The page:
One Dog’s Tale

This is the story of Gaston – who originally belonged to Guide Dogs for the Blind.

Baby Gaston (2)

Baby Gaston

 

He learned everything he was supposed to do and he was patient with the younger dogs.

 

 

…but this was a bit much. Really? That puppy thinks she’s the boss of me?

Sadie leads Gaston4671qk

Sadie leads Gaston ( who has exchanged his fuzzy pale coat for a curly red one)

 

 

There was just one problem….unlike the other young guide dogs Gaston didn’t really want to work.

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This is the dog who flunked guide dog school because he just wanted to play with his toys.

Hey look guys ..TOYS!  TOYS! pse.1664

Hey here are some more! toys pse_1669want that 1_pse.1665

That one, I want that one ..

Can I have one, can I can I Huh, huh huh?can I pse.1667

I’m not leaving unless I can have one. Just one?

And so Gaston lived lazily….happily, ever after….Gaston n bunny_886ps

 

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With Apologies to Georgia O’Keefe

I love to shoot close-ups of flowers – to look right into their centers a la     Georgia O Keefe.

A macro of a cymbidium

A Cymbidium – one of the easier orchids to grow.

 

These are baby-blue eyes – Nemophila menziesii, a cutie with its silvery anthers and delicate petals – the bifurcated stigma  (center) look like Martian eyes to me.

 

 

Calochortus venustus is a wild mariposa lily.

 

C.leichtinii-xcrp pse7-15 024Calochortus leichtlinii or white mariposa lily.  This is a good one to identify the flower parts : the center column is called the style and is topped by the a 3-part stigma ( the unseen ovary is at the bottom of the style), which in these lilies is surrounded by six white anthers – those are the male parts.

 

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Note the same characteristics: three petals, 3-part stigma  and six anthers. You guessed it: another mariposa lily – Calochortus luteus.

 

Calochortus tolmeii

One more wild lily is C. tolmeii – pussy ears. This is one of my favorite little (no more than ¾ inch across) wildflowers with its blue anthers and fuzzy petals  – it’s nickname is pussy ears.

And I’ll close with a close-up of a Christmas cactus flower.

I’ll save some more for another time…..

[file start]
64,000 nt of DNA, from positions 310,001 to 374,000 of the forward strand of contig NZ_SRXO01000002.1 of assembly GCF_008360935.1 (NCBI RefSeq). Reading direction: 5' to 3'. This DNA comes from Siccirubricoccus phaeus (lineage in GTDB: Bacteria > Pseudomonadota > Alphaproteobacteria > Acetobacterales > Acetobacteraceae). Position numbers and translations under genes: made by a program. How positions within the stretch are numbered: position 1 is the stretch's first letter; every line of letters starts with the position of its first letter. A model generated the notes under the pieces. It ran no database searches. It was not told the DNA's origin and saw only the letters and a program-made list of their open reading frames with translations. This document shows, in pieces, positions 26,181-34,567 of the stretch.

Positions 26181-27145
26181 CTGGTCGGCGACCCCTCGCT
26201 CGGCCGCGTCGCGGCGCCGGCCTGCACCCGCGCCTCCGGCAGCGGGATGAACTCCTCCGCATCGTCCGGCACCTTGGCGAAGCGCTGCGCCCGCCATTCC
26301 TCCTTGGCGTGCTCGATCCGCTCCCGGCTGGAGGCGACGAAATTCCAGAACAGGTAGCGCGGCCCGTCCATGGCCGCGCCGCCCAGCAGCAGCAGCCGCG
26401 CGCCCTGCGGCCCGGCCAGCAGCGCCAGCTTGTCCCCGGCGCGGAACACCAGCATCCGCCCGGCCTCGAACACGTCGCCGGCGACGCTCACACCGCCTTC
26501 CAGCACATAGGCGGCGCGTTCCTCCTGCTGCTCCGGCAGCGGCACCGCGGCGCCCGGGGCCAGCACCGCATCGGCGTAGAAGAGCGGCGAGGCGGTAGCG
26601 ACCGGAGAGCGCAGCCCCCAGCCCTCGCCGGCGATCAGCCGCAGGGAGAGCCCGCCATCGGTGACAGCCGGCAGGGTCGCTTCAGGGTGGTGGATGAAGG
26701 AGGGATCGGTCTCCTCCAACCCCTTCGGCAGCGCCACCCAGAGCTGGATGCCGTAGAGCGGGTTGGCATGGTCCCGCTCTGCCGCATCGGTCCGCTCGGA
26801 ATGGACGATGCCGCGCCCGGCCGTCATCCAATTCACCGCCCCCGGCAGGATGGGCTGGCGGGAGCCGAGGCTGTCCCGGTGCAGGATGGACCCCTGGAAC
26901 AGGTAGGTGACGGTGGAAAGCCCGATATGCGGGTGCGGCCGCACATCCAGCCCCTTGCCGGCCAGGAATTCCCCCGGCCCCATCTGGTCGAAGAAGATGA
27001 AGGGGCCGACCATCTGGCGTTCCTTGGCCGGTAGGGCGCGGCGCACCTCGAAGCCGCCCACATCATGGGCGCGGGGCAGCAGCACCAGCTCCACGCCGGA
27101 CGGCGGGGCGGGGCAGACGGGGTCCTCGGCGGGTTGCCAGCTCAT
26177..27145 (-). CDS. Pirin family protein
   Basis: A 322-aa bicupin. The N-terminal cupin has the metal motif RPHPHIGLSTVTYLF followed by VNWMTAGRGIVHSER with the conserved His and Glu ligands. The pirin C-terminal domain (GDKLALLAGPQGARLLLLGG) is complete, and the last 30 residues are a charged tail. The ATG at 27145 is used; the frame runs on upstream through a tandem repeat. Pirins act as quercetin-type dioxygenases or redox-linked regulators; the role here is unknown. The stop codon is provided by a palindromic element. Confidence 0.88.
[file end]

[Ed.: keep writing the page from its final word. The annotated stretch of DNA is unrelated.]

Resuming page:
Patriotism and Democracy

 

Patriotism isn’t waving the flag and standing for the national anthem – that’s all show. Real patriotism supports our democracy, whether that means giving your time and energy to improve your community and country or paying your taxes to support our infrastructure and institutions. Lobbying for lower taxes, seeking tax loopholes and hiding money abroad undermines the democratic system.

The United States was founded on respect for the justice system and balance of powers – executive, judicial and legislative – and a free press.  Thomas Jefferson once said, if he had to choose between government a free press, he would choose the latter!

We should not court foreign dictators and excuse tyranny,  because we believe in equal rights (including political rights) equal opportunities and tolerance of differences.  As the US flag waves this week, I leave you with the words of  Walt Whitman and a song from Pete Seeger expressing the ideals on which this country was built.

Did you, too, O friend, suppose democracy was only for elections, for politics, and for a party name? I say democracy is only of use there that it may pass on and come to its flower and fruit in manners, in the highest forms of interaction between people, and their beliefs – in religion, literature, colleges and schools- democracy in all public and private life.               Walt Whitman

I got a song to sing, all over this land.
It’s the hammer of Justice,
It’s the bell of Freedom,
It’s the song about Love between my brothers and my sisters,
All over this land.                                      
Pete Seeger

How To Survive Being Stalked By Fictional Characters #MondayBlogs #Writing #WritersLife

When I finished A Place in the World, I found myself wondering what had happened to Alicia and Jorge and wishing them well. I had to remind myself they are figments of my imagination.

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Have you ever finished a story, thanked your cast of fictional characters for their work, wished them well for their future projects, walked away from the story…only to find one or a few characters refuse to leave you alone for WEEKS / MONTHS / YEARS afterwards?